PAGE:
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Beautiful Bridges in the Victorian Goldfields

Posted 02/10/2022 in Places

The Victorian Goldfields is home to a huge collection of gorgeous historic bridges, from charming timber crossings to remarkable steel and stone giants! 

Take a look through this list and discover some of the most beautiful bridges in the region.

Wheelers Bridge, Lawrence VIC

This gorgeous old bridge crosses Birch Creek in Lawrence, and is surrounded by scenic views down the gorge and across to the huge mullock heaps of various nearby deep lead gold mines. 

Wheelers Bridge, completed in 1900, was only the third bridge completed in Victoria using the early Monier system of reinforced concrete. 

This bridge replaced an earlier timber bridge, and is still in use today (although at a reduced load limit due to it's deteriorating condition).

Taradale Viaduct, Taradale VIC

Taradale's magnificent bluestone and metal girder viaduct carries the railway line 120 feet above Back Creek, with five spans and a total length of over 250 metres. 

Visitors can stop by for a close look by parking alongside the adjacent Royal Oaks Park and walking the short track beneath the viaduct. 

Construction of the viaduct began in 1858 and was completed in 1862. 

Introduction of heavier locomotives and loads in the 20th century required the bridge to be strengthened, and the additional steel trestles were added between the original stone piers in the 1930s. 

Archdale Bridge, Archdale VIC

This striking old humped timber bridge stands across the Avoca River in Archdale and is the oldest surviving timber bridge in Victoria. 

Built in 1863, this thirteen-span bridge has an arched timber deck 84 metres long and 5.5 metres wide.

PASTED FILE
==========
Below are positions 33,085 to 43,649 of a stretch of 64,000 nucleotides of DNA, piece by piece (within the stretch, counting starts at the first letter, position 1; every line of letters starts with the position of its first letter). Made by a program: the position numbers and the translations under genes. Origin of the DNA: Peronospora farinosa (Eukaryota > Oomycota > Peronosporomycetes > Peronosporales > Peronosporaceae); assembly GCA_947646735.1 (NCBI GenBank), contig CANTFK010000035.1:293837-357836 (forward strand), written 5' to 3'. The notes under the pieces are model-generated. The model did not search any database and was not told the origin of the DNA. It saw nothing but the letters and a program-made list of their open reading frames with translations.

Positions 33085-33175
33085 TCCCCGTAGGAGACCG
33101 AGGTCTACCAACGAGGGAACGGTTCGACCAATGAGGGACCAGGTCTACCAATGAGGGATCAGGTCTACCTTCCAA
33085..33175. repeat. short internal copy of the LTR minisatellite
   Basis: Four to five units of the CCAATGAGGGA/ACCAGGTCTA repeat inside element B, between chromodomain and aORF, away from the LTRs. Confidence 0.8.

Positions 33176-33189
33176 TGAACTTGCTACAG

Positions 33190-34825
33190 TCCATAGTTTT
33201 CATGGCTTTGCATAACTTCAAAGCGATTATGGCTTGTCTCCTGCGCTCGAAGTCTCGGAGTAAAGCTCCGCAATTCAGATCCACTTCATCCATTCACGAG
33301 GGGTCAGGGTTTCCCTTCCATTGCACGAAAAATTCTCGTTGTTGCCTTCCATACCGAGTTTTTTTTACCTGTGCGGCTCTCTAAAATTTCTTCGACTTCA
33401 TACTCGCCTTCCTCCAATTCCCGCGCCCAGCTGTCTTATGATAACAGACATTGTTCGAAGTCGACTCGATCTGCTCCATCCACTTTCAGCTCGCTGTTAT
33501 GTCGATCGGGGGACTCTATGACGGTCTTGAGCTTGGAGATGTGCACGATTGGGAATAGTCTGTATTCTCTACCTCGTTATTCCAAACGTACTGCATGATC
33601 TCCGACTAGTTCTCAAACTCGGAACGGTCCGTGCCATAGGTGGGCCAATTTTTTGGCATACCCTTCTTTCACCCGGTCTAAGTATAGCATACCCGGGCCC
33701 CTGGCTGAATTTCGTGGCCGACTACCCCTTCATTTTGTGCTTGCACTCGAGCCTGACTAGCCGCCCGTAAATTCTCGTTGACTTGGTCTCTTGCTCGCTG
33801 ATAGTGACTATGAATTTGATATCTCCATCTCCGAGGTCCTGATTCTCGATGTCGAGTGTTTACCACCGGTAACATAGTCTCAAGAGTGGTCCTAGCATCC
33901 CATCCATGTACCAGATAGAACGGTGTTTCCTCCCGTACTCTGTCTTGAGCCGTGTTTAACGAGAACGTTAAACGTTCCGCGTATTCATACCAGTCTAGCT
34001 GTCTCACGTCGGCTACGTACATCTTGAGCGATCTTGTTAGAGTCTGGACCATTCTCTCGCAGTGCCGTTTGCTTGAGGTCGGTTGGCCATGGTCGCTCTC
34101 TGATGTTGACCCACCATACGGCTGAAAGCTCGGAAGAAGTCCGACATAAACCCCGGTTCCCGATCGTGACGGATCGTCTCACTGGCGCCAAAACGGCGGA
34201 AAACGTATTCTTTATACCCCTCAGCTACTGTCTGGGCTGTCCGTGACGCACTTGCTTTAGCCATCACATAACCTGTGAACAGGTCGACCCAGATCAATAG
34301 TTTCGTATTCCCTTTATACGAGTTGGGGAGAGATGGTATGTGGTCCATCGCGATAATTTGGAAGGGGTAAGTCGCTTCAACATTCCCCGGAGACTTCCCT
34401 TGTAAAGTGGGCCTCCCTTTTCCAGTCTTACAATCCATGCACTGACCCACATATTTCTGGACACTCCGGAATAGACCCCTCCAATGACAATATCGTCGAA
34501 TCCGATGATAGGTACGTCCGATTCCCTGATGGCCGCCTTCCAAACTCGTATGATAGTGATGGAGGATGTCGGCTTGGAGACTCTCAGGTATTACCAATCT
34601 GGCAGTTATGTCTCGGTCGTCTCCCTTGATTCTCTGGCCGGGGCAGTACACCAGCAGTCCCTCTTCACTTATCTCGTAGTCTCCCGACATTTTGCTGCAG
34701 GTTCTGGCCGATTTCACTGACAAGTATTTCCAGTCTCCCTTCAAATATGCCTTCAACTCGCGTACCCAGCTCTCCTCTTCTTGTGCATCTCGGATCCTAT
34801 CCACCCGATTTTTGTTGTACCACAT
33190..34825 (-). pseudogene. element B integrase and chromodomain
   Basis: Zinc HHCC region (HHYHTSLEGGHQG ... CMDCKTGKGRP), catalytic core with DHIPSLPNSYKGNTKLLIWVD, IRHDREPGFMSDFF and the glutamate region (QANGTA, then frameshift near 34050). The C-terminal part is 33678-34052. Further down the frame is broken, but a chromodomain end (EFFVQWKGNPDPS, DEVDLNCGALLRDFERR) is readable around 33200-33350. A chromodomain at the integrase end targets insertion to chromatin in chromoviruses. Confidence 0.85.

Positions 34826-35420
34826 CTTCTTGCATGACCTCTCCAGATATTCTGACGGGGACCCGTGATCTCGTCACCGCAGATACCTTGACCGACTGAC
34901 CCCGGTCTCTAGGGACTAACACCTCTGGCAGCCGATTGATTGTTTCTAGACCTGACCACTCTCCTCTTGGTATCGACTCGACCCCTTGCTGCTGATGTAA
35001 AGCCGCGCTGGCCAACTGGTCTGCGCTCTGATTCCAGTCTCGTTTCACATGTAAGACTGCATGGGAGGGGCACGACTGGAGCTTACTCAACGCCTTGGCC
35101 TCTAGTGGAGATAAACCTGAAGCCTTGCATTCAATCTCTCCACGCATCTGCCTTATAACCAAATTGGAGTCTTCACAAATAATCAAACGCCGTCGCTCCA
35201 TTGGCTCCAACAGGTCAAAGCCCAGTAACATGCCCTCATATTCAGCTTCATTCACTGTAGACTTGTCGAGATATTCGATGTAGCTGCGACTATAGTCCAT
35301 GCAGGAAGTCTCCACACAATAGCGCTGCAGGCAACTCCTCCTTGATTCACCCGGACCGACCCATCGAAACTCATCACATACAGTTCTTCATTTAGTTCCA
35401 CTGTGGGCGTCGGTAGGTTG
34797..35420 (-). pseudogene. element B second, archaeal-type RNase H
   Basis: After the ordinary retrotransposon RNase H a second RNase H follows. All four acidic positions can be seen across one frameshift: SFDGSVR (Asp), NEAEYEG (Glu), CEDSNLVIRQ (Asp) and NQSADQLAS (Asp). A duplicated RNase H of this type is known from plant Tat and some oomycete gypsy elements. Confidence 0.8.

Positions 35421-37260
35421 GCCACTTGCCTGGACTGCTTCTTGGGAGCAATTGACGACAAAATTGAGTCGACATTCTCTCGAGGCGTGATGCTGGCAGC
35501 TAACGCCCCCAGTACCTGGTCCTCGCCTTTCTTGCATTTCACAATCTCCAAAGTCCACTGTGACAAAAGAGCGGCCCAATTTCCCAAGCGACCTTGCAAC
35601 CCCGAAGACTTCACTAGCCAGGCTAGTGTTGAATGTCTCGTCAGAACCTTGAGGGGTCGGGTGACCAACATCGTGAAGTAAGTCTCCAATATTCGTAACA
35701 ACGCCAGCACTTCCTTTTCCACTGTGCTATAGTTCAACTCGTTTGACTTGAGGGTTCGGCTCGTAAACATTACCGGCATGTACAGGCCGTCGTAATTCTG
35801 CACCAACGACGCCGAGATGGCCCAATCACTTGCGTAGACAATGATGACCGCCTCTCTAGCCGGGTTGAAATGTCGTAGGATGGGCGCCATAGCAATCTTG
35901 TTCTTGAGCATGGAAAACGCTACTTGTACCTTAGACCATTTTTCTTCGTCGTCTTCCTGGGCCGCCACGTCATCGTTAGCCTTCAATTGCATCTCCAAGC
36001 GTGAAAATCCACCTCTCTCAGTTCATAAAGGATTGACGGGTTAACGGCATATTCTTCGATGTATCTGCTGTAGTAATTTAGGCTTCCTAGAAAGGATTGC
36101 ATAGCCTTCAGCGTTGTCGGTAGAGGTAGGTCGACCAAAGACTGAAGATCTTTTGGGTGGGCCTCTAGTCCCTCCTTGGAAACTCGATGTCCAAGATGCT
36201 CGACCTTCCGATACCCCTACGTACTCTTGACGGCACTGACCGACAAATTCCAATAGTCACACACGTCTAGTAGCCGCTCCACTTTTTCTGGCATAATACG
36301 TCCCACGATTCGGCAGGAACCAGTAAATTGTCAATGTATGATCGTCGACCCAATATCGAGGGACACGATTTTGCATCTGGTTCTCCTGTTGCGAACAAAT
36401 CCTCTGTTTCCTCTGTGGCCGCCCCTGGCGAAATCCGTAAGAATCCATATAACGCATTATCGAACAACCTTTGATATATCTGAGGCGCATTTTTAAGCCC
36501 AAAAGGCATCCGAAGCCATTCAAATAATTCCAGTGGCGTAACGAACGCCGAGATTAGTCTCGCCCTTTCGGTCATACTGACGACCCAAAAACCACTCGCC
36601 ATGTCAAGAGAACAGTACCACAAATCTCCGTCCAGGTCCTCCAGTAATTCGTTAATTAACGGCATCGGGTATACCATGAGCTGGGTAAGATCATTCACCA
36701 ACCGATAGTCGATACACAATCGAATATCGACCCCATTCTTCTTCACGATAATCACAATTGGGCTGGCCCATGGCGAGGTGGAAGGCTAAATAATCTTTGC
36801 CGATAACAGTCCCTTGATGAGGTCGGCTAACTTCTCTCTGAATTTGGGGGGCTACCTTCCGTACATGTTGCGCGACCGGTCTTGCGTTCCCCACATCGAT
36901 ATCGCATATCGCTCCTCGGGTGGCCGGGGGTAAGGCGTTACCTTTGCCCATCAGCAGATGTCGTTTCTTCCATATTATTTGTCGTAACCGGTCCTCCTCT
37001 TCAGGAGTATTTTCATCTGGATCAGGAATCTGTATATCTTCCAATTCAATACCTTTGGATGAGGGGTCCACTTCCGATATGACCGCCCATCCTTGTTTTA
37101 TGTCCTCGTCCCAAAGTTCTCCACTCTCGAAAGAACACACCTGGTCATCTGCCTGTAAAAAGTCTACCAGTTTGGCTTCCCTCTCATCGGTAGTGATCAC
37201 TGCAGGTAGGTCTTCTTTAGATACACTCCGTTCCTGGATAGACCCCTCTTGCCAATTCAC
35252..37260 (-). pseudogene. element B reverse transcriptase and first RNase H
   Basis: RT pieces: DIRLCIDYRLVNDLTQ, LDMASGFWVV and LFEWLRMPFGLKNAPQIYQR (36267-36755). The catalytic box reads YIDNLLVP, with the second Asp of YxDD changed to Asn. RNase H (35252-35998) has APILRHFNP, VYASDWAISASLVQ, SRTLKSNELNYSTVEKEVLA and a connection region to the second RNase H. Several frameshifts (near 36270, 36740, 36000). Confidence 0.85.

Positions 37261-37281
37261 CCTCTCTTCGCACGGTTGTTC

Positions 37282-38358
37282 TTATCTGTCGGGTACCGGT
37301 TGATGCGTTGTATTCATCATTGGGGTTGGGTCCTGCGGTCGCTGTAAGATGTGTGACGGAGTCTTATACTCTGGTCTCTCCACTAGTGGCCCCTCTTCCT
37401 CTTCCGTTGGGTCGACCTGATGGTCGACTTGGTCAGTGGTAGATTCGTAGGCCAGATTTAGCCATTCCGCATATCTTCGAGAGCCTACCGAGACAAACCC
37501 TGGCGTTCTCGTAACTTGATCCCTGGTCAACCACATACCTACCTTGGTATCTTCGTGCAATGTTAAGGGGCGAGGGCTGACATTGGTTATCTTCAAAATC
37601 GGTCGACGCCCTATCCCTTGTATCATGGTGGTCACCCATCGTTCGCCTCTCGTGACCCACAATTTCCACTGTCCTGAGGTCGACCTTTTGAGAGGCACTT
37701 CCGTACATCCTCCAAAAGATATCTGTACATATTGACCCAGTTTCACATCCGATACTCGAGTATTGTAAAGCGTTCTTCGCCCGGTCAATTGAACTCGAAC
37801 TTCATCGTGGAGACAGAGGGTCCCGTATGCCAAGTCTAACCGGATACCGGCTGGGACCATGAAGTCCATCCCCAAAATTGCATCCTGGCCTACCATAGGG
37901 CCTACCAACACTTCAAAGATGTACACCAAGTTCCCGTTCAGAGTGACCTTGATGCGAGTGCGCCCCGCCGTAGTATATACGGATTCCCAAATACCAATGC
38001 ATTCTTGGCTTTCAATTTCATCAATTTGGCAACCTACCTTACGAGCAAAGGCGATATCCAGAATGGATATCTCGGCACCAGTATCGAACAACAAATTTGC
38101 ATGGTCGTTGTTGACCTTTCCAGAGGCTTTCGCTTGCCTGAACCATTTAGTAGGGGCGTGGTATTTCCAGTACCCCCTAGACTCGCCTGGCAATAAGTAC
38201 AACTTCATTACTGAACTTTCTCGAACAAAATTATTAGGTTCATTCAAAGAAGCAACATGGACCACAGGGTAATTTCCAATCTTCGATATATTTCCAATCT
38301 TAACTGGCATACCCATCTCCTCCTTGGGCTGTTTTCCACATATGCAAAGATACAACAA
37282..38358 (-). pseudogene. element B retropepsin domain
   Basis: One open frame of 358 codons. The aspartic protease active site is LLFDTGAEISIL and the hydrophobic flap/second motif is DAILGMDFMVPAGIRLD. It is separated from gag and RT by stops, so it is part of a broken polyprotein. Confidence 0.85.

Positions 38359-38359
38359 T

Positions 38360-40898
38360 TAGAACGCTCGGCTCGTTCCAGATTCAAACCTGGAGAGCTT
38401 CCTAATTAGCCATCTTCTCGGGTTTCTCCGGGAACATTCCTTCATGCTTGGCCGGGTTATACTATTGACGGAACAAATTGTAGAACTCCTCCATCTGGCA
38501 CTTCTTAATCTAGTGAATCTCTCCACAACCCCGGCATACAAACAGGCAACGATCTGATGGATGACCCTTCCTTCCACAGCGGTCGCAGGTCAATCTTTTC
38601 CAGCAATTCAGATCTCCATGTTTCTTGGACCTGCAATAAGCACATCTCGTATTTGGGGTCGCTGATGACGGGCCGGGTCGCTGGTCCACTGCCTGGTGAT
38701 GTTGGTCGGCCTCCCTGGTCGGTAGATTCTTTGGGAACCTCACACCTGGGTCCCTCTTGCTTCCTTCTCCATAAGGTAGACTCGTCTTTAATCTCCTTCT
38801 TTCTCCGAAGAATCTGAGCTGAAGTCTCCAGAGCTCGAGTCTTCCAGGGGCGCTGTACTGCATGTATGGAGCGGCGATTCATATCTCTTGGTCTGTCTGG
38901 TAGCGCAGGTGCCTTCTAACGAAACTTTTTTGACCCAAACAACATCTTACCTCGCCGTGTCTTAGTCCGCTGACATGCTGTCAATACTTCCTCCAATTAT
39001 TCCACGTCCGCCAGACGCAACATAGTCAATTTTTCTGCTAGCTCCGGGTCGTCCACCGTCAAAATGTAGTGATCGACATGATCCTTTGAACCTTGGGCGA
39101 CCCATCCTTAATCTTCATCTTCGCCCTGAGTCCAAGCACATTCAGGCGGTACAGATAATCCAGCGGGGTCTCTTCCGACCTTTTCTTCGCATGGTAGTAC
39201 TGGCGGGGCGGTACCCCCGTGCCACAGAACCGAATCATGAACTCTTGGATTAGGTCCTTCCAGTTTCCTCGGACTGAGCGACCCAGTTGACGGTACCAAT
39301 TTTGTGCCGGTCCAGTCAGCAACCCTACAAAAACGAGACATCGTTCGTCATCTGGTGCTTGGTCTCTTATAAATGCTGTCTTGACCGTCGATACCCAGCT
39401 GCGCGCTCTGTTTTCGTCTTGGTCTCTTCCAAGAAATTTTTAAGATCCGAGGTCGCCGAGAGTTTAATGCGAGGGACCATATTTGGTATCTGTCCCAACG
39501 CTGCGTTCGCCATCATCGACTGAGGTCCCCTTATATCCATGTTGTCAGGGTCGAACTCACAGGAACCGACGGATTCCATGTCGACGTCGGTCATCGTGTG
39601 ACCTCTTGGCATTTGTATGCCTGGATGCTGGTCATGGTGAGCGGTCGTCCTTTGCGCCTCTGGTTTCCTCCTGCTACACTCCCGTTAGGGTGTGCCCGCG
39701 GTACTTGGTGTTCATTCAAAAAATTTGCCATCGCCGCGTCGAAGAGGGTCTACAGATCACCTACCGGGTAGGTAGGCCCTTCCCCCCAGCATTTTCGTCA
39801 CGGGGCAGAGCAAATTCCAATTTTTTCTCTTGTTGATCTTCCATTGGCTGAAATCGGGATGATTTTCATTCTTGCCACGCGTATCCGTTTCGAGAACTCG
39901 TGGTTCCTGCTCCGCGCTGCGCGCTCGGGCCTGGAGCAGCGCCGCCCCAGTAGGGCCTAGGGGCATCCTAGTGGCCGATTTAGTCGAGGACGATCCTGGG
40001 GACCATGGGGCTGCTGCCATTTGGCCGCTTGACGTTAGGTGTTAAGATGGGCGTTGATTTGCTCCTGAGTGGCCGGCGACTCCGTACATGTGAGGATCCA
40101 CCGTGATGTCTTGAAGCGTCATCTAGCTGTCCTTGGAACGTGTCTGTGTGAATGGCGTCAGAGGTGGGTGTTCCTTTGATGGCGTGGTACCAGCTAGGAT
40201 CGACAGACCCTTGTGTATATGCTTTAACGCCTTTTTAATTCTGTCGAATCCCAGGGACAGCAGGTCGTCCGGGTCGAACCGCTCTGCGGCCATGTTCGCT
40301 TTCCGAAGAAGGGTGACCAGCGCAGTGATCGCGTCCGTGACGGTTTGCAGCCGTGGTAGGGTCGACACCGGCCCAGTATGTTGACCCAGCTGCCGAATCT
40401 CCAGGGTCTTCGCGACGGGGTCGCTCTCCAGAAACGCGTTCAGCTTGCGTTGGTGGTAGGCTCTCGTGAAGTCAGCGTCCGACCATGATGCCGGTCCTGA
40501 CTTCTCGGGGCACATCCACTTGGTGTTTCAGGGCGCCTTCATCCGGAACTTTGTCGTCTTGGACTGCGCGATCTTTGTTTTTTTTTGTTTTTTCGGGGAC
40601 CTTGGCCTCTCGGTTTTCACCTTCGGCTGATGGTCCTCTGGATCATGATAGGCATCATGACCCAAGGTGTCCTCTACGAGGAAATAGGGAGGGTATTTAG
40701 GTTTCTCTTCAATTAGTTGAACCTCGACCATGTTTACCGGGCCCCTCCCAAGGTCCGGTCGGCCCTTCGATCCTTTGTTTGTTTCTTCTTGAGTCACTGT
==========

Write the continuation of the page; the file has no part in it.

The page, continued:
The humped timber deck was designed to allow for the flow of flood waters, a design which was once common but with very few surviving examples today.

The Archdale Bridge is no longer in use but remains standing alongside the newer bridge on Archdale Road. 

Janevale Bridge, Laanecoorie VIC

The beautiful Janevale Bridge is a reinforced concrete structure which was designed and constructed by Sir John Monash.

The bridge was completed in 1911 and remains a striking feature along the Loddon River at Laanecoorie. 

This bridge is situated right alongside a popular campground, and marks the beginning of a scenic walk to the nearby Laanecoorie Weir.

Windmill Bridge, Kyneton VIC

This charming old bluestone and timber bridge crosses the Campaspe River and stands abandoned alongside the Kyneton-Metcalfe Road.

The bridge was named for the beautiful historic windmill farm which is situated in the adjacent field. 

The mill consists of the bluestone windmill tower (no milling machinery or sails remaining), a timber residence, timber barn, and smaller outbuildings. 

The windmill tower can be seen from the roadside if you look over beyond the bridge.

Note - Windmill Bridge was unfortunately destroyed in a storm.

Glenmona Bridge, Bung Bong VIC

The gorgeous remains of the old Glenmona Bridge stand alongside the Pyrenees Highway, crossing the scenic Bet Bet Creek in Bung Bong. It's an impressive sight along the drive between Maryborough and Avoca. Glenmona is the name of a nearby early pastoral station and homestead on Bet Bet Creek.